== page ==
Shahida let out a trill of laughter three octaves too high. It effectively pierced the balloon of hot air Juliet had been huffing and puffing.


“Angel with a flaming sword you’re not, ma’am. Sorry.” Shahida locked an arm around Lillian. “Stick to the fruit and veg.” A pointed look directed Han to escort their charge away.


“But I haven’t finished the beans...” Lillian muttered as they disappeared into the gaggle of onlookers.


“Shame!” Juliet bellowed, beseeching the yellow sky. “Shame! It is the burden of womankind.” The customers moved into the space vacated by his friends, and Hiero followed, curious as to how she would spin such a public defeat. “The prophet Rebecca Northcote warned against it in her great bible, The Coming of the Holiest Spirit. Too often we ladies wait upon the actions of others. Are made to feel shame and guilt and worthless when we do act. Allow others to lead us astray, away from the truth in our hearts. We pay the price for the sins of our fathers and brothers and husbands. But She... oh, She is coming to deliver us from these injustices, from our fears and torments. As our Holy Mother Rebecca divined, if we join together, Daughters, and build the garden, She will come to save us all. She will gift us with her light!”


“Amen!” the ledger-keeper cried, having abandoned her post to shove pamphlets into the hands of any who would take them.


“Thank you, Mother!” the other sister seconded, lifting a basket of golden pears for all to see.


Juliet scanned the crowd. “You reap of the bounty we offer, but you do not know of how we labor in Her name. To prepare for Her coming, our prophet Rebecca chose each of Her Daughters with care. And though a shame-filled few will deny Her, everyone is welcome to hear Her message and to contribute however they can.” Hiero swallowed a snicker as she gestured to the donation tin. So transparent. “If you are committed to peace and prosperity, if you would see heaven retake the Earth, then I invite you to heed our prophet Rebecca’s call. And She will shine Her light upon you for all the days of your life.”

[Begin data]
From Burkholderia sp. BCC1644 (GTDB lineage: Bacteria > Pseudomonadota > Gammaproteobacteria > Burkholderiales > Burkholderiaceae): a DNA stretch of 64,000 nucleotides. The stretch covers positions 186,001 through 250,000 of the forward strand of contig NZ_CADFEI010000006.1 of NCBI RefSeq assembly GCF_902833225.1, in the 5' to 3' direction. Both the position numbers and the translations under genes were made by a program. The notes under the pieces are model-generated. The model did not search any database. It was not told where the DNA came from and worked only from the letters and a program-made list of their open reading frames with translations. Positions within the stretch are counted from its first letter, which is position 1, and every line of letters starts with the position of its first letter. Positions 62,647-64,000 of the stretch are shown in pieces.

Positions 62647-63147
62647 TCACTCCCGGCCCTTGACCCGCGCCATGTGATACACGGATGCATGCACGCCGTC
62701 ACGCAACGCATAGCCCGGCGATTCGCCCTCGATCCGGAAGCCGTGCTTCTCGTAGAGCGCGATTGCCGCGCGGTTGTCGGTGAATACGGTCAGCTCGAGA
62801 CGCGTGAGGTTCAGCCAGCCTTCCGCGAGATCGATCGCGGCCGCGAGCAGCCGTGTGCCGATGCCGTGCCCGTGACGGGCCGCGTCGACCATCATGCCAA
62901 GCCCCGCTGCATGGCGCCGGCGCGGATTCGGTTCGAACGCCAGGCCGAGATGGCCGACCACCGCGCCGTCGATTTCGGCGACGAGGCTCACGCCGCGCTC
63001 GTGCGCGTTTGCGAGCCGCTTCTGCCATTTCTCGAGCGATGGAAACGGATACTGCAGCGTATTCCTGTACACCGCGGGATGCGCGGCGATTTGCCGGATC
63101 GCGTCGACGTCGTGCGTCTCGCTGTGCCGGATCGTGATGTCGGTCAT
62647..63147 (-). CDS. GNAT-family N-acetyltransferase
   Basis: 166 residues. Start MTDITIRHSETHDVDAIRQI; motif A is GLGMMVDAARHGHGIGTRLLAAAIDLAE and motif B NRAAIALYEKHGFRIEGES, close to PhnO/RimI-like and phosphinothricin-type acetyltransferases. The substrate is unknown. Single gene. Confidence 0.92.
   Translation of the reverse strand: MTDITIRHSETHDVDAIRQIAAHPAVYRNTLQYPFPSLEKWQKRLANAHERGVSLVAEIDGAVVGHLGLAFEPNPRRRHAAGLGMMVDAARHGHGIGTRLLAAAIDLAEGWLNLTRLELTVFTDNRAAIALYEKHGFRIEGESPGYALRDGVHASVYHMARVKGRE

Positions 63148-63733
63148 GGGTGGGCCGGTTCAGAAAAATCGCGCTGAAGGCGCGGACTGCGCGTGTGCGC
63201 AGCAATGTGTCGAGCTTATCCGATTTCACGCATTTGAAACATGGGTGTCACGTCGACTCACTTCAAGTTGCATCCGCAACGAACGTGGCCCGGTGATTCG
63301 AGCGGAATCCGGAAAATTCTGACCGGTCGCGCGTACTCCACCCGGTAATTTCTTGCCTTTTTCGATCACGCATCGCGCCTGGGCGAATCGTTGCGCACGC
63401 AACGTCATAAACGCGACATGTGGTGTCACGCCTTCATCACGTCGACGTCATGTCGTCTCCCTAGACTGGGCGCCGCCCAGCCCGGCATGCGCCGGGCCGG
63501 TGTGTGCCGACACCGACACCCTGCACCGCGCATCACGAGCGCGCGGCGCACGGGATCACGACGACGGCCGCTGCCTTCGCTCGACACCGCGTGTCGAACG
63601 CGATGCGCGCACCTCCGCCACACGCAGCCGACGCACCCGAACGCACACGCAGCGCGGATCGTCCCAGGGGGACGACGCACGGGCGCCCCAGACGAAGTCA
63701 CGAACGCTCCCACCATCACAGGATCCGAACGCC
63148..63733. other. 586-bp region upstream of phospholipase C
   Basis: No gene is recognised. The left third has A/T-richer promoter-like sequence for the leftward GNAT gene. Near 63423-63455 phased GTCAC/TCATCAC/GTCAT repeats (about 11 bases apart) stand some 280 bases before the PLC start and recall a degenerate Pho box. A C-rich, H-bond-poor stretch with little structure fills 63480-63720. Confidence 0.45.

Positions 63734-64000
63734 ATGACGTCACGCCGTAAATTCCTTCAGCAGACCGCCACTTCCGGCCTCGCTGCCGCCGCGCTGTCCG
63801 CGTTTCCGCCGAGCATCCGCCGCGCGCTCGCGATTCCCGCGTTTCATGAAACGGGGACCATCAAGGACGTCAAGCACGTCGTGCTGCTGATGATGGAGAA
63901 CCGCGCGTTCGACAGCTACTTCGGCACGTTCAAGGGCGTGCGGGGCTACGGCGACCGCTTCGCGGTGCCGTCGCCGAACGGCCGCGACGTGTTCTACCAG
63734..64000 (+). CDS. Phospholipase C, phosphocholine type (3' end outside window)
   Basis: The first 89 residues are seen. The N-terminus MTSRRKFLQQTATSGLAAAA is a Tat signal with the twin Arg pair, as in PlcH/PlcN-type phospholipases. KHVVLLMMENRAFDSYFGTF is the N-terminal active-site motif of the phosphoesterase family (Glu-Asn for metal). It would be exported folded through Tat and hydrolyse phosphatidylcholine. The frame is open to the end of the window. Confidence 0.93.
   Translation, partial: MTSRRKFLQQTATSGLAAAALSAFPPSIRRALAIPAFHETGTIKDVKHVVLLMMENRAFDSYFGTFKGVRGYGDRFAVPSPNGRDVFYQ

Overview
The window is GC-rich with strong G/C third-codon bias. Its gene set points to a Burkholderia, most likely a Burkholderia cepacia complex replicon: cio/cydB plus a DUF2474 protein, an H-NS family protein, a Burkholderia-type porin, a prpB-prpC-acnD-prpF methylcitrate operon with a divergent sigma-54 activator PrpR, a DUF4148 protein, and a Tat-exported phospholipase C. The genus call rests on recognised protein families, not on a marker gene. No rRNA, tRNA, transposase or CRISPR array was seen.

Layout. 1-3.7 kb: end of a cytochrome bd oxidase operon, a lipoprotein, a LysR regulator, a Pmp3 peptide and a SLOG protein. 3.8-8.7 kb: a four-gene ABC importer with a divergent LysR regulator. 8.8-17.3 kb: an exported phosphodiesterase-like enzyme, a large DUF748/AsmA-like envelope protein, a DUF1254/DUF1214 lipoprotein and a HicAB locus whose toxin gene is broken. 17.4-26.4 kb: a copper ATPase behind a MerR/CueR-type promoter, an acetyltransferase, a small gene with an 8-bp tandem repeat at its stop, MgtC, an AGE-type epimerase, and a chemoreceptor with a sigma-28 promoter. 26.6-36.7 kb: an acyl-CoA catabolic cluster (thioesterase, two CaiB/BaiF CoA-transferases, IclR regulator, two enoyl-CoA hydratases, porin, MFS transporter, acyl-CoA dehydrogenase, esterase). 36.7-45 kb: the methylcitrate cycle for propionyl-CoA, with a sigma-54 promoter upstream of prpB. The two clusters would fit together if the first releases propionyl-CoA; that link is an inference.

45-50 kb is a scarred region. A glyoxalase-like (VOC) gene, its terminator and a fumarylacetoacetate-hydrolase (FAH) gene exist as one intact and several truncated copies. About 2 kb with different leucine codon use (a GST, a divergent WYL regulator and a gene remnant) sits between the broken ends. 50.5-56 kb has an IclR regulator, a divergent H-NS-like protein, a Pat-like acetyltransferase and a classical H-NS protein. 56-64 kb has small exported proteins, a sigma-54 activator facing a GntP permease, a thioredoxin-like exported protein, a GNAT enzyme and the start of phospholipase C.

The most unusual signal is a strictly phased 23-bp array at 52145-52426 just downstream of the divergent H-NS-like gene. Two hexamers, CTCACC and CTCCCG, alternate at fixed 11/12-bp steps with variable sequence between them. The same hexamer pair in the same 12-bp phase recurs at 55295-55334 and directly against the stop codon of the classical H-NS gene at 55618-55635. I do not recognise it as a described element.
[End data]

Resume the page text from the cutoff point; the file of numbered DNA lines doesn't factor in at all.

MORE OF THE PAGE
Juliet seemed to resist taking a bow, but only just. She gave each customer a final angelic smile, then returned to her perch beneath the red sign. A few of the curious chased her with questions; a ragdoll sag and a vacant stare shut them out. Instead the ledger-keeper, who introduced herself as Sister Nora, gathered them around the donation tin before addressing any queries.


“And?” Han appeared beside him, sudden as Banquo’s ghost. “Showstopper or second-rate?”


Hiero rubbed a thumb over his knuckles. “Better than a pair of poncy royals cutting a ribbon, but only just.”


“Fit for a return engagement?”


“Perhaps. Their setup is commonplace, but she does have a certain je ne sais quoi.”


“Enough to en savoir plus?”


“Time will tell. You know how religion turns my stomach. But their focus on Lillian was...”


“Agreed. That Sister Juliet read her too easily.”


Hiero nodded. “Could have been instinct.”


“Or she saw a mark.”


They shared a look weighted by their years of friendship and experience, a partnership of equals who knew, without another word, how to protect their own.


About The Author


Selina Kray is the nom de plume of an author and English editor. Professionally she has covered all the artsy-fartsy bases, having worked in a bookstore, at a cinema, in children’s television, and in television distribution, up to her latest incarnation as a subtitle editor and grammar nerd (though she may have always been a grammar nerd). A self-proclaimed geek and pop culture junkie who sometimes manages to pry herself away from the review sites and gossip blogs to write fiction of her own, she is a voracious consumer of art with both a capital and lowercase A.


Selina’s aim is to write genre-spanning romances with intricate plots, complex characters, and lots of heart. Whether she has achieved this goal is for you, gentle readers, to decide. At present she is hard at work on future novels at home in Montreal, Quebec, with her wee corgi serving as both foot warmer and in-house critic.


If you’re interested in receiving Selina’s newsletter and being the first to know when new books are released, plus getting sneak peeks at upcoming novels, please sign up at her website: www.selinakray.net